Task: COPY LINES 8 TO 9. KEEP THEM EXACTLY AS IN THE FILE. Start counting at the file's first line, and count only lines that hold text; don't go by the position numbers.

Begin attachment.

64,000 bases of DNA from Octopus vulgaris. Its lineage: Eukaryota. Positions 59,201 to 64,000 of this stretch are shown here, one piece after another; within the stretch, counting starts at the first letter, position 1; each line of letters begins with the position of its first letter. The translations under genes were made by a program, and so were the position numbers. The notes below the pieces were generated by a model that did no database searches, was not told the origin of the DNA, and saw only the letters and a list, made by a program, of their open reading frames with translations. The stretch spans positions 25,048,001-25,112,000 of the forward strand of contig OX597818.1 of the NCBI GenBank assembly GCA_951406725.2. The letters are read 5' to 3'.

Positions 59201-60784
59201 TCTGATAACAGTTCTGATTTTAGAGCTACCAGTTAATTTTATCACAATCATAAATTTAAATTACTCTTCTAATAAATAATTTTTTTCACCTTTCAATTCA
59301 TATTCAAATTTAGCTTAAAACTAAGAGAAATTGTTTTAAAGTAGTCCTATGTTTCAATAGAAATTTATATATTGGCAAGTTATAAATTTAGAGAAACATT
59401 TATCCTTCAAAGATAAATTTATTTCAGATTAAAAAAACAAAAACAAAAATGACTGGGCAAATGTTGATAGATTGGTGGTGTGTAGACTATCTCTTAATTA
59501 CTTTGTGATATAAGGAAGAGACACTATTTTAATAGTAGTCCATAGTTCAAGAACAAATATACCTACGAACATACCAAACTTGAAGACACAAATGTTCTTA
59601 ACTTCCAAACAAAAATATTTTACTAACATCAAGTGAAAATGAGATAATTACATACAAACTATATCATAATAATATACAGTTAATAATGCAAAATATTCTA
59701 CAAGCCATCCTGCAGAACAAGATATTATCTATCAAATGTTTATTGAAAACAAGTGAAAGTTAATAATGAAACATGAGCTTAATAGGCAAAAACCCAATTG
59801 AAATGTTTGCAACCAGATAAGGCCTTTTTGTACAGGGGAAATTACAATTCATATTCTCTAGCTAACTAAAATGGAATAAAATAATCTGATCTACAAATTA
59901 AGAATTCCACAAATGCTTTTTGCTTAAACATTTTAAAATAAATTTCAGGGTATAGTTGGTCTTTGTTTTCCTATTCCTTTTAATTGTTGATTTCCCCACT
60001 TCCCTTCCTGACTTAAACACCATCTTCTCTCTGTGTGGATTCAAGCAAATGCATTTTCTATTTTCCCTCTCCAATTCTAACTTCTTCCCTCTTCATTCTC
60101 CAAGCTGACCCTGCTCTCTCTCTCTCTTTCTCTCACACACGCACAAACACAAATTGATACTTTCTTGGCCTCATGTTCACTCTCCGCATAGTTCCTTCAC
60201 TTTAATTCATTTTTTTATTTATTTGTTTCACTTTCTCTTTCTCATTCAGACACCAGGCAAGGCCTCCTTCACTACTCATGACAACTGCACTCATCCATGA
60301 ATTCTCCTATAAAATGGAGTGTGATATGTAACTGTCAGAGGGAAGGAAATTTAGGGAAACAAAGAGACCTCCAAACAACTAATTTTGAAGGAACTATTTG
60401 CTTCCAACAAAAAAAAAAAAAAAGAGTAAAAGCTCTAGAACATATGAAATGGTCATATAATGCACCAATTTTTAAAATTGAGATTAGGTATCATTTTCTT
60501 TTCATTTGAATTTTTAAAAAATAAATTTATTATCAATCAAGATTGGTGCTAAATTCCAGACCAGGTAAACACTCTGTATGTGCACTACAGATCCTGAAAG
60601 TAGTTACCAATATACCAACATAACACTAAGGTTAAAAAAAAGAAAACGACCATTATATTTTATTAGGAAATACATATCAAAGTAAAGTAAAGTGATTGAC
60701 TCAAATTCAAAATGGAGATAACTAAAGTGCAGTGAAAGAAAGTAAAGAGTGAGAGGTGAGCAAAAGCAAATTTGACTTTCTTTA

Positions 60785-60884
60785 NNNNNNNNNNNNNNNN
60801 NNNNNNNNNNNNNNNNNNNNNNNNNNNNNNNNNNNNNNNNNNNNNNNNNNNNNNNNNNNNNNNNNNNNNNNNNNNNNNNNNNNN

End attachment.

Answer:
59701 CAAGCCATCCTGCAGAACAAGATATTATCTATCAAATGTTTATTGAAAACAAGTGAAAGTTAATAATGAAACATGAGCTTAATAGGCAAAAACCCAATTG
59801 AAATGTTTGCAACCAGATAAGGCCTTTTTGTACAGGGGAAATTACAATTCATATTCTCTAGCTAACTAAAATGGAATAAAATAATCTGATCTACAAATTA